Magnesium for sleep: What is the right dose?

The National Institutes of Health [6] recommends a daily intake of 400-420 mg of magnesium for men and 310-360 mg for women. You can also get magnesium through a diet that contains large amounts of it, including almonds and other nuts, grains and unprocessed grains, green vegetables, legumes, meat, fruits, and fish.

How much magnesium is recommended per day?

The recommended daily dose of magnesium can help regulate your nervous system, minimizing stress, irritability and sleep problems associated with magnesium deficiency.It is suggested that magnesium supplementation does not exceed 375 mg for men and women over 9, 110 mg for children between the ages of 4 and 8, and 65 mg for children between the ages of 1 and 3.

In order to use magnesium for better sleep, take it about 1 to 2 hours before bedtime.

If you also belong to the group of people who have sleep problems, whether your sleep is bad, short, intermittent, or you are struggling to fall asleep at all, we have a solution for you.

Magnall Sleep and insomnia

Magnall® Sleep, a unique formulation of magnesium with melatonin, the active form of folic acid and vitamins B6 and B12, which helps to eliminate the symptoms of insomnia and sleep disorders, has recently become available on our market.

Magnall® Sleep has a beneficial effect on sleeping at people under stress, who work in shifts, change time zones, as well as among older adults.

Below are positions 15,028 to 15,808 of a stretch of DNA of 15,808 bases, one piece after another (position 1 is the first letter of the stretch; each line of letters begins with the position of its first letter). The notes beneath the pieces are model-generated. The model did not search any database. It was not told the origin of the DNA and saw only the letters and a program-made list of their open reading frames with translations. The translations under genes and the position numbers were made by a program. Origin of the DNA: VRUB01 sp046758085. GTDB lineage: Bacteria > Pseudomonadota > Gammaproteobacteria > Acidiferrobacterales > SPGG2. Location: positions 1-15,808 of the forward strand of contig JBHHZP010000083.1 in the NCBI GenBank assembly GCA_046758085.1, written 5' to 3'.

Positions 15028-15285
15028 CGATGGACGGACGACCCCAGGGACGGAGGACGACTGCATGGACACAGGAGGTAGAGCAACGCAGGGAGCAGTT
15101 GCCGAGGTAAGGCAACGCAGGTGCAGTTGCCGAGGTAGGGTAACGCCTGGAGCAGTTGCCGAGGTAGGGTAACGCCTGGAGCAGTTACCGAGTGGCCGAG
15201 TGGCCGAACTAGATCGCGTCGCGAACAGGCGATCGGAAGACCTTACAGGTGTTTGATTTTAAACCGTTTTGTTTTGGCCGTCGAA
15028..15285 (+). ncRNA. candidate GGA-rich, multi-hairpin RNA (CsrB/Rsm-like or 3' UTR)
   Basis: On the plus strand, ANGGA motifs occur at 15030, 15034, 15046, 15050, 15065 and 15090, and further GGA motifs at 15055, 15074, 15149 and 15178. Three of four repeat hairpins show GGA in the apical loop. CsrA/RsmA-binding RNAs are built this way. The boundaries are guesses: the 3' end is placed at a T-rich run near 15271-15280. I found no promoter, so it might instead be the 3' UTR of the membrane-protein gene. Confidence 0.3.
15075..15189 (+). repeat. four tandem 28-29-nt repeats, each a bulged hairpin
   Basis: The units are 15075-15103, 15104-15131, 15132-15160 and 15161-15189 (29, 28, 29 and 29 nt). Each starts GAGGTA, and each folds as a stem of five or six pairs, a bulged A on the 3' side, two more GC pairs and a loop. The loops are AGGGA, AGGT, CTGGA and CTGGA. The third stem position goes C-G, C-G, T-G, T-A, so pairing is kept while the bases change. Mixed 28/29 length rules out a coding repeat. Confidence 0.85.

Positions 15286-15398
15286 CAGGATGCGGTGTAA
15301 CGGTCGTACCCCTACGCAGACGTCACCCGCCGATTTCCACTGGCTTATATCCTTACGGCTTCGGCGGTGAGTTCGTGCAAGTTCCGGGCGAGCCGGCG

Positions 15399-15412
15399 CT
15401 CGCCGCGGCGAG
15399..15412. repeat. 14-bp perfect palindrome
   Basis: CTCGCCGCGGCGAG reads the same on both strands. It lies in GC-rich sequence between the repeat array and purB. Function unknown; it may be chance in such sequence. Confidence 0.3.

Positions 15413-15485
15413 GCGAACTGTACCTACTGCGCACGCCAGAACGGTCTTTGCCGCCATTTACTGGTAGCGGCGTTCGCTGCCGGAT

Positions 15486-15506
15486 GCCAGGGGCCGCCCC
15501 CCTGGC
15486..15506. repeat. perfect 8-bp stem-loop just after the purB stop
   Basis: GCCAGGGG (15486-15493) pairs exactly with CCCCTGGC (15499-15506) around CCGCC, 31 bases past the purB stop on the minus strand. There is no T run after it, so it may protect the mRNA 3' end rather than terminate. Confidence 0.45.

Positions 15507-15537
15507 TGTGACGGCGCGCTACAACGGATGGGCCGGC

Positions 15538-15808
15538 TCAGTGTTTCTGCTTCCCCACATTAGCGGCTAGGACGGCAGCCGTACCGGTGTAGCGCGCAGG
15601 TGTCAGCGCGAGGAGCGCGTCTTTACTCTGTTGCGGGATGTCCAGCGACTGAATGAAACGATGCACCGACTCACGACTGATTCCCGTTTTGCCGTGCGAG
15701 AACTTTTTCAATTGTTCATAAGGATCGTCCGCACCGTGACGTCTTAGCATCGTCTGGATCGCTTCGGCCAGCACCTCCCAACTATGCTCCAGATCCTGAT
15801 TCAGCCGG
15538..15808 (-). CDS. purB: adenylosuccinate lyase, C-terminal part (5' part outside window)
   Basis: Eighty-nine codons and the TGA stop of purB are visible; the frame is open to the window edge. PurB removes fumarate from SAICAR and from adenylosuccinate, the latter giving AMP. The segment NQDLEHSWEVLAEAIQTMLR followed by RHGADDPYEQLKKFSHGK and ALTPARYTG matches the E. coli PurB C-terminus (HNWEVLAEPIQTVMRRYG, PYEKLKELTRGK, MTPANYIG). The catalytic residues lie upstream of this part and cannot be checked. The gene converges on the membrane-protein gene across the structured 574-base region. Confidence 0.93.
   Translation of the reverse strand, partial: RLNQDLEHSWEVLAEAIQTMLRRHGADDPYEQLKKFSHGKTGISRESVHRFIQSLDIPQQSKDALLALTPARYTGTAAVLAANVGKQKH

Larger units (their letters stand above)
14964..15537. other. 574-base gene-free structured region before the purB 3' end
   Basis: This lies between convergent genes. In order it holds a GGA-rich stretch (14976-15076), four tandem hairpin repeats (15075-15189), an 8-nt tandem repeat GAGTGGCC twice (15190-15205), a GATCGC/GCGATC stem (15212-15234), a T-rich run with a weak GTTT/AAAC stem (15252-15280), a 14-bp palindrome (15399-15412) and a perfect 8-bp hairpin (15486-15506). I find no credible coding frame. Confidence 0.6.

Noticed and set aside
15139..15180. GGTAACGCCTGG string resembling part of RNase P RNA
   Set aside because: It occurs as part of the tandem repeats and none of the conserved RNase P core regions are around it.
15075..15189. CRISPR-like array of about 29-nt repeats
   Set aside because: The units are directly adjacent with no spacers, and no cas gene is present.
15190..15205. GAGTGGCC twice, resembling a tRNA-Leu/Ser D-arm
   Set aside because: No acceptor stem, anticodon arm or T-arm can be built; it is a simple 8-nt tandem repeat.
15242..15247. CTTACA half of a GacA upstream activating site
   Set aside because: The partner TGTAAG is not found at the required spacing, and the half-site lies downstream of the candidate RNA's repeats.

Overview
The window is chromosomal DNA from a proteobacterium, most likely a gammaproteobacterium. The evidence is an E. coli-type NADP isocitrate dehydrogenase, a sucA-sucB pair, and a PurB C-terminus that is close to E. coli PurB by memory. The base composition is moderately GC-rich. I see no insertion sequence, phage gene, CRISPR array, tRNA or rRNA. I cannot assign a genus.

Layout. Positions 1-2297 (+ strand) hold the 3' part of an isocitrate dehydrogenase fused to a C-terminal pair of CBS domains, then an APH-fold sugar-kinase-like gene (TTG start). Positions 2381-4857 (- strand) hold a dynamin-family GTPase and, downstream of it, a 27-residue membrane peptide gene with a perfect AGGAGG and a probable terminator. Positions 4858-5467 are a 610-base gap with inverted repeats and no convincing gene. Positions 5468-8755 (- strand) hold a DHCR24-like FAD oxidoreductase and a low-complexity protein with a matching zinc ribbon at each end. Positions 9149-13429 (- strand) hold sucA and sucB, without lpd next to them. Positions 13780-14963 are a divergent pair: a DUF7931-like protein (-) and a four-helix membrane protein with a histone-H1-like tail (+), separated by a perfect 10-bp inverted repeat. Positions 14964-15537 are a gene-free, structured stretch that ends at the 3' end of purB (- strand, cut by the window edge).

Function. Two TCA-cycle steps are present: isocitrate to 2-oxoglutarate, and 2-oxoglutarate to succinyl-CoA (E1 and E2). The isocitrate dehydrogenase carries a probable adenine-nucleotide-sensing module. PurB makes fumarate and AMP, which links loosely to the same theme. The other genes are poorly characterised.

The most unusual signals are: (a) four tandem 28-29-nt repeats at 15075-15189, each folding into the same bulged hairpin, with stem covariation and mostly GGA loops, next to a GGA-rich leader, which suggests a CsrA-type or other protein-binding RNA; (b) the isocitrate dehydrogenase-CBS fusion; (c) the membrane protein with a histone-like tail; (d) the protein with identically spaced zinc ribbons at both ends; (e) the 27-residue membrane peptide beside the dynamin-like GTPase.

Magnall® Sleep has a triple effect by affecting the circadian rhythm ( the sleep-wake cycle):

  • It makes it easier for you to fall asleep faster
  • Improves duration and length, as well as sleep quality
  • You wake up more rested.

From now on, forget about insomnia and restless sleep… Because, there is Magnall® Sleep! Sleep! Sleep well and sweet dreams!

you get a Magnall sleeping mask FOR FREE!

[1] The Effects of Magnesium Supplementation on Subjective Anxiety and Stress-A Systematic Review;

Boyle NB1, Lawton C2, Dye L3; Nutrients. 2017 Apr 26;9(5). pii: E429. doi: 10.3390/nu9050429.

[2]Magnesium Intake and Sleep Disorder Symptoms”; Findings from the Jiangsu Nutrition Study of Chinese Adults at Five-Year Follow-Up; Nutrients. 2018 Sep 21;10(10). pii: E1354. doi: 10.3390/nu10101354;

Cao Y1, Zhen S2, Taylor AW3, Appleton S4, Atlantis E5,6, Shi Z7,8,9.

[3]Biorhythms and possible central regulation of magnesium status, phototherapy, darkness therapy and chronopathological forms of magnesium depletion”; Durlach J1, Pagès N, Bac P, Bara M, Guiet-Bara A; Magnes Res. 2002 Mar;15(1-2):49-66.

[4]Magnesium involvement in sleep: genetic and nutritional models”; Chollet D1, Franken P, Raffin Y, Henrotte JG, Widmer J, Malafosse A, Tafti M; Behav Genet. 2001 Sep;31(5):413

[5]  “The effect of magnesium supplementation on primary insomnia in elderly: A double-blind placebo-controlled clinical trial”; Abbasi B1, Kimiagar M, Sadeghniiat K, Shirazi MM, Hedayati M, Rashidkhani B.;    J Res Med Sci. 2012 Dec;17(12):1161-9;

[6] National Institutes of Health, Office of Dietary Supplements, Magnesium intake;